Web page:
Don't waste time worrying about the quality of the upload. Unless it looks really bad, the chances are that the differences between doing it this way or that way will be insignificant compared to getting a good image in the first place and more importantly getting good audio. I know you don't really want to, but I'd strongly recommend getting a lapel mic and a digital recorder for this sort of work. You can pick up an Audio Technica ATR 3350 for about 25 and a Zoom H1 for 70. It's a cheap combo, but this cheap mic a few inches from your mouth will sound a zillion times better than a shotgun costing several hundred pounds a few feet away. (This is in the specific case of recording speech - it'll sound crap for music!). It's really easy to sync audio to video. Just set both recording and then make a very sharp noise (eg a handclap). This will create an obvious spike in the waveforms on your timeline which you can use to line up the audio from the video and the audio from the digital recorder. Then mute the audio from the camera. Job done.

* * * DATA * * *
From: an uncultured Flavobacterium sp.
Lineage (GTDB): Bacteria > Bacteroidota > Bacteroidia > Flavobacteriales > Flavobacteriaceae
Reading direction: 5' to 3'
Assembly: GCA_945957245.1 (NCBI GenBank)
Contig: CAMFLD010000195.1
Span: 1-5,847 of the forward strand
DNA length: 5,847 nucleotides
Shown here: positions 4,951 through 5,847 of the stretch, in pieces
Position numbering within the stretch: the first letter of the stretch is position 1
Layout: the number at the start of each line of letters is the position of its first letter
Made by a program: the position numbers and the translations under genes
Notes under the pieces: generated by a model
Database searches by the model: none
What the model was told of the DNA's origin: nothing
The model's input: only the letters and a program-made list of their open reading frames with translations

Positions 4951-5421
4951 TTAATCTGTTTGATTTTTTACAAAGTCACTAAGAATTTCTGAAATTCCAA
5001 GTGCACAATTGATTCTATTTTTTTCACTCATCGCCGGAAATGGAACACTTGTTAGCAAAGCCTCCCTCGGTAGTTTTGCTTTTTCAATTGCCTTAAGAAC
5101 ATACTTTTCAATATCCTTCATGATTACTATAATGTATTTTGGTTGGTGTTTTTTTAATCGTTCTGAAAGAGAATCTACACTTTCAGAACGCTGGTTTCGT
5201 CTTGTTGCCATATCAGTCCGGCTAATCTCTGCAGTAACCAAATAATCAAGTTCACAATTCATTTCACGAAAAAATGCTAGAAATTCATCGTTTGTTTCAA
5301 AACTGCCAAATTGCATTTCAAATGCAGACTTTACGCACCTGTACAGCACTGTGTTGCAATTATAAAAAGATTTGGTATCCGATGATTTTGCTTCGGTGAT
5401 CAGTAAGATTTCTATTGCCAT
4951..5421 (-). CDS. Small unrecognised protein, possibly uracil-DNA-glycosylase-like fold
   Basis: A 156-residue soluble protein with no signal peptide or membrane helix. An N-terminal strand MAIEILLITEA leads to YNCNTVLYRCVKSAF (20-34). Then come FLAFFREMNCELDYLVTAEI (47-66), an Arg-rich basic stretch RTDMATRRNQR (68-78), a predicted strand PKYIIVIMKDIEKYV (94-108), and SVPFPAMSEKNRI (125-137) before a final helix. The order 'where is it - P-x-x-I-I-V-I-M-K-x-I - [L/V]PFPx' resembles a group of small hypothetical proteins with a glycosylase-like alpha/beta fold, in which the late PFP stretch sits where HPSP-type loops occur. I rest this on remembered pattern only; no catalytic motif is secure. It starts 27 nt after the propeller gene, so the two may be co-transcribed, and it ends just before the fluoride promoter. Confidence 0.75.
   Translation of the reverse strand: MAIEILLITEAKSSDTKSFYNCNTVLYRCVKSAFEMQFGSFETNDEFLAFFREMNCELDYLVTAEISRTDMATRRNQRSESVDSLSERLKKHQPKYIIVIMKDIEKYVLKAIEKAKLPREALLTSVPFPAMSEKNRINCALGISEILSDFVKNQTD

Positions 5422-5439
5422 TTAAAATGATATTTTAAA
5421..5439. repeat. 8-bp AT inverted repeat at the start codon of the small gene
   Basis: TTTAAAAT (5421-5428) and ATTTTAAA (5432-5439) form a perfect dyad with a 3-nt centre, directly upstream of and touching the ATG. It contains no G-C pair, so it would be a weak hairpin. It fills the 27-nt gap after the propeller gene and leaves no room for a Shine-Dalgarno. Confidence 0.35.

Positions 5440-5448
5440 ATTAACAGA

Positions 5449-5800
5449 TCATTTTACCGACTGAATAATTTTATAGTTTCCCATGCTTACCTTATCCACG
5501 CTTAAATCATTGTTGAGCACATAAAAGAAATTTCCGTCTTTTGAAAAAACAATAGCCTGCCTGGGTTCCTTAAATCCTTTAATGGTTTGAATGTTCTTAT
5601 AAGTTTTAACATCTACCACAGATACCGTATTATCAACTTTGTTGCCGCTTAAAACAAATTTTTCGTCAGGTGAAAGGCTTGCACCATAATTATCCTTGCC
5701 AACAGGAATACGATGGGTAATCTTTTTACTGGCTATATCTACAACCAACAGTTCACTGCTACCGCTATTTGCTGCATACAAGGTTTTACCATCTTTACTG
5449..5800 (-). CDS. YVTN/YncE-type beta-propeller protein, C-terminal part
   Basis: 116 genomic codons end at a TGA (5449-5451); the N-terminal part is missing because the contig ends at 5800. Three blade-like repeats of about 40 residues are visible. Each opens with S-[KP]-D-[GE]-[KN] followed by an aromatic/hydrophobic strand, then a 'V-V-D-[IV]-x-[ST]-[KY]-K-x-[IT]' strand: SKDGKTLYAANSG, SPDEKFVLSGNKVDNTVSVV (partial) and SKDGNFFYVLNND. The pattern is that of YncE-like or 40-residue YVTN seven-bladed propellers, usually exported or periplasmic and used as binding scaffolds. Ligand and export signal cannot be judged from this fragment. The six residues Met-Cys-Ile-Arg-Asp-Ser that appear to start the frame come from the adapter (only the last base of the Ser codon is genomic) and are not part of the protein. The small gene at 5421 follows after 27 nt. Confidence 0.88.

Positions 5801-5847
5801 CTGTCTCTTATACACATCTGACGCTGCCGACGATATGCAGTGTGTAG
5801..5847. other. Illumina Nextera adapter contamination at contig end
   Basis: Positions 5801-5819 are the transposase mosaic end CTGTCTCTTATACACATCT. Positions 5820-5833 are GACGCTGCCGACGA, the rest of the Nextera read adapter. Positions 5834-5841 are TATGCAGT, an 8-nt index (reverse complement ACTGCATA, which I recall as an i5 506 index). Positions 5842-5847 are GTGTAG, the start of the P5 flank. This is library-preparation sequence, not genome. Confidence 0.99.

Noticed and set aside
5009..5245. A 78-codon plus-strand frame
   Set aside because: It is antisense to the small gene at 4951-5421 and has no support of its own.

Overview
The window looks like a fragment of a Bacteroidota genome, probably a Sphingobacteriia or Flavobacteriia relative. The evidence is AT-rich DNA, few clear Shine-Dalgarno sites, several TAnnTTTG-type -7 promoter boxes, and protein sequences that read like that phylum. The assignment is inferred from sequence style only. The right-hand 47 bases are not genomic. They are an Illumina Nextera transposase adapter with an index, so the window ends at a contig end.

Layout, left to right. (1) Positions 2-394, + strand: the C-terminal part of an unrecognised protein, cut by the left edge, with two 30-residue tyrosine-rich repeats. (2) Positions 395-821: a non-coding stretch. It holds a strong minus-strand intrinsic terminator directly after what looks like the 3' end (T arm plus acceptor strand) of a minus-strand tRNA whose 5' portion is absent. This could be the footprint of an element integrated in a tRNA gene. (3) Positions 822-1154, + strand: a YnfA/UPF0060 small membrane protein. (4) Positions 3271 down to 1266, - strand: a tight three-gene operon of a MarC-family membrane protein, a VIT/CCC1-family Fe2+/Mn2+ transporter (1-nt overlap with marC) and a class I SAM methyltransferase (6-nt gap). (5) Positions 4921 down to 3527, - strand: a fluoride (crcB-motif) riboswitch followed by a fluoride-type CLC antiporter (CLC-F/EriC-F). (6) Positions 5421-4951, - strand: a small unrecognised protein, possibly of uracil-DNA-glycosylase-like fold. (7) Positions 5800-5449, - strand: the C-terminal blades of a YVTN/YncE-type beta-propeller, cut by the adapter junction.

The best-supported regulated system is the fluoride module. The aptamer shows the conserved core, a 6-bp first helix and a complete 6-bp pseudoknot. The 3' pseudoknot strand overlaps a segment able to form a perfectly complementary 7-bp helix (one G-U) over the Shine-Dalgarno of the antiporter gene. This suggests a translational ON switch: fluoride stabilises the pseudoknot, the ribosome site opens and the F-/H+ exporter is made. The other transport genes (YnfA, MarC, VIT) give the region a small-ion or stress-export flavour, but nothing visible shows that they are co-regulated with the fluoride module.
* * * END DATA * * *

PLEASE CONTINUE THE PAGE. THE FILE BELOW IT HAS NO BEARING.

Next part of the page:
If you're just doing a talking head to camera

    I wouldn't consider hosting the files on your own server. YouTube has the capacity and the bandwidth and everyone knows it.

    Looking forward to seeing your test video. Good luck and keep asking - these are good questions.
    Tim

  6. #6

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    I second what Tim said about the audio. With the type of videos you are making good quality audio is very important to raise your videos above the rest.

  7. Default